6. Screw fixation of the syndesmotic complex


With the ankle joint in the neutral position, drill a 2.5 mm hole through the fibula and tibia, just proximal to the inferior tibiofibular joint, parallel to the tibial physis and …

Drilling for syndesmotic transfixation with screws

… 30° from posterior to anterior.

Drilling for syndesmotic transfixation with screws

Screw insertion

Use a depth gauge to determine the length of the screw.

As this screw is not intended to act as a compression lag screw, the thread must be tapped in both fibula and tibia.

If non-self-tapping screws are to be used, tap the thread and insert a 3.5 mm cortex screw.

The foot should be in neutral position during insertion of the positioning screw.

Confirm reduction with an image intensifier in both planes.

The reduction must be anatomical and should be confirmed by comparison with images of the uninjured ankle.

Syndesmotic transfixation with screws

Two small fragment screws can be used to stabilize the syndesmosis, especially in high fibular fractures, such as the Maisonneuve injury.

Prepare and insert the second positioning screw as described above, parallel to and 1.5–2 cm proximal to the first screw.

Once satisfactory reduction and screw placement have been confirmed, remove the K-wire.

Syndesmotic transfixation with screws

Final construct

Confirm the position of the screw and the distal tibiofibular joint with an image intensifier.

Syndesmotic transfixation with screws

7. Treatment of associated high fibular fractures

A high fibular fracture requires direct fixation if the degree of displacement compromises the soft tissues.

The fracture may be fixed with standard techniques for long-bone fracture management, eg, 1/3 tubular plate or 3.5 LCP.

Syndesmotic transfixation with screws and plating of a diaphyseal fibular fracture

8. Medial collateral (deltoid) ligament reattachment

Skin incision

Center the skin incision on the tip of the medial malleolus.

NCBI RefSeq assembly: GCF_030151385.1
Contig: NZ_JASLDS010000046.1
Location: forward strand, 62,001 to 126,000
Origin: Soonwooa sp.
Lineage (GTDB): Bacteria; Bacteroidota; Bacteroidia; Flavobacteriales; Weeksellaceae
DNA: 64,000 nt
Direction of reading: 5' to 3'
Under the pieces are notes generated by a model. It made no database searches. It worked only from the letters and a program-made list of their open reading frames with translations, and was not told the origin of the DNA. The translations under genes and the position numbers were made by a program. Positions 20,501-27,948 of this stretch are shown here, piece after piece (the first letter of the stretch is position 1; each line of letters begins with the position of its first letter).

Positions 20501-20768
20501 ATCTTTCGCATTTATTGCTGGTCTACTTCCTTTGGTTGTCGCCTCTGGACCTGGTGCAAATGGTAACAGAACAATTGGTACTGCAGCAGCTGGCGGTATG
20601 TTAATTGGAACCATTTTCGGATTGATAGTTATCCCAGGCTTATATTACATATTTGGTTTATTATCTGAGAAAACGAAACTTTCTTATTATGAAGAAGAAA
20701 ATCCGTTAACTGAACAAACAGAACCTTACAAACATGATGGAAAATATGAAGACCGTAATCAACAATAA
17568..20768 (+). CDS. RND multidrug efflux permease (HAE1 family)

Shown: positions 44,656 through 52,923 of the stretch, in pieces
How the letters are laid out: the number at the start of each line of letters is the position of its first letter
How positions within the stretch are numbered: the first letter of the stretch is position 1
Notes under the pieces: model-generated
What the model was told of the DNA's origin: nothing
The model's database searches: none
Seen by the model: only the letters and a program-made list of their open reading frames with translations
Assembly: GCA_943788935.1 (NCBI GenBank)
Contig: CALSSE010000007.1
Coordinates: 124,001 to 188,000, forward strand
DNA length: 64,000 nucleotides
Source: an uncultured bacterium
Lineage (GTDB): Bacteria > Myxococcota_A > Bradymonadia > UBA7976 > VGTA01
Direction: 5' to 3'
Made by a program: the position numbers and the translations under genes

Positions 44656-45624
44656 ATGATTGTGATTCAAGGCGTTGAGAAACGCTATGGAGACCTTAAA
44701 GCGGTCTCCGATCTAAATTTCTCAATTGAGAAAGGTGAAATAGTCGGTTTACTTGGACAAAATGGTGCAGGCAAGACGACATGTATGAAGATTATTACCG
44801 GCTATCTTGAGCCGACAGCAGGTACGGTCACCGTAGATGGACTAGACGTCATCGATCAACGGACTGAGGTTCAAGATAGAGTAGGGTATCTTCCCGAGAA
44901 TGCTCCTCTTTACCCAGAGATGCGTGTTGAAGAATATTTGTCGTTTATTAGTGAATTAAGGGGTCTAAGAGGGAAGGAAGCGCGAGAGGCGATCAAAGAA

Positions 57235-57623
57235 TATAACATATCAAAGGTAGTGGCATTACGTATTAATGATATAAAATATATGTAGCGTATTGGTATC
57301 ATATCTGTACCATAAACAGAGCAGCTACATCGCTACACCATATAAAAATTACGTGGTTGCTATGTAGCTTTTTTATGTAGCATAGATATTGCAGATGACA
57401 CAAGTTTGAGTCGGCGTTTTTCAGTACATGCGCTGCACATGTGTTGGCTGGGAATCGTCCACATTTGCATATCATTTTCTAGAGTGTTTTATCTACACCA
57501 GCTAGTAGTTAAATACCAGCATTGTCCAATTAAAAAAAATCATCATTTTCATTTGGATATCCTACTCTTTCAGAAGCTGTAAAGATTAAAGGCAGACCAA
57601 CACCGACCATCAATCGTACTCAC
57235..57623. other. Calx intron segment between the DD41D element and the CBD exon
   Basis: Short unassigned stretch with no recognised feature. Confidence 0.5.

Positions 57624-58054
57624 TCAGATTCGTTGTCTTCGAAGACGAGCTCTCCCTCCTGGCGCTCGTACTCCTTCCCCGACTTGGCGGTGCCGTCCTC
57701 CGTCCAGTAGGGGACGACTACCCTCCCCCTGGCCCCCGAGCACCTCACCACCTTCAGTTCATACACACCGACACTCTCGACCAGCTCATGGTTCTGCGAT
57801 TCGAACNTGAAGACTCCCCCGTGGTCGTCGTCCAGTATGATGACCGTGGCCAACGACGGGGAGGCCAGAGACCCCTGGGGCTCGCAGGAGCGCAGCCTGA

Skin incision for medial collateral ligament reattachment in a syndesmotic injury

In younger children, the ligament may be repaired with an absorbable suture through the epiphyseal cartilage.

In an older child, use a suture anchor in the medial malleolus.

Check the stability of the fixation by clinical examination and fluoroscopy.

Medial collateral ligament reattachment in a syndesmotic injury

9. Final assessment

Recheck the fracture alignment and implant position clinically and with an image intensifier before anesthesia is reversed.

Confirm stability of the fixation by moving the ankle through a range of dorsi/plantar flexion.

10. Immobilization

A molded below-knee cast or fixed ankle boot is recommended for a period of 2–6 weeks as the strength of fixation may not provide sufficient stability for unrestricted weight-bearing.

Pediatric patient walking with crutches and a short leg cast for immobilization of the ankle

11. Aftercare

Immediate postoperative care

Weight-bearing is encouraged.

Older children may be able to use crutches or a walker.

Younger children may require a period of bed rest followed by mobilization in a wheelchair.

Pain control

Patients tend to be more comfortable if the limb is splinted.

Routine pain medication is prescribed for 3–5 days after surgery.

Neurovascular examination

The patient should be examined frequently to exclude neurovascular compromise or evolving compartment syndrome.

Discharge care

Discharge follows local practice and is usually possible within 24–48 hours.


The first clinical and radiological follow-up is usually undertaken 5–7 days after surgery to check the wound and confirm that reduction has been maintained.

Cast removal

A cast or boot can be removed 2–6 weeks after injury.


After cast removal, graduated weight-bearing is usually possible.

Patients are encouraged to start range-of-motion exercises. Physiotherapy supervision may be required in some cases but is not mandatory.

Sports and activities that involve running and jumping are not recommended until full recovery of local symptoms.

Range-of-motion exercises of the ankle

Implant removal

To prevent screw breakage, the syndesmotic screws are typically removed 2–3 months after placement.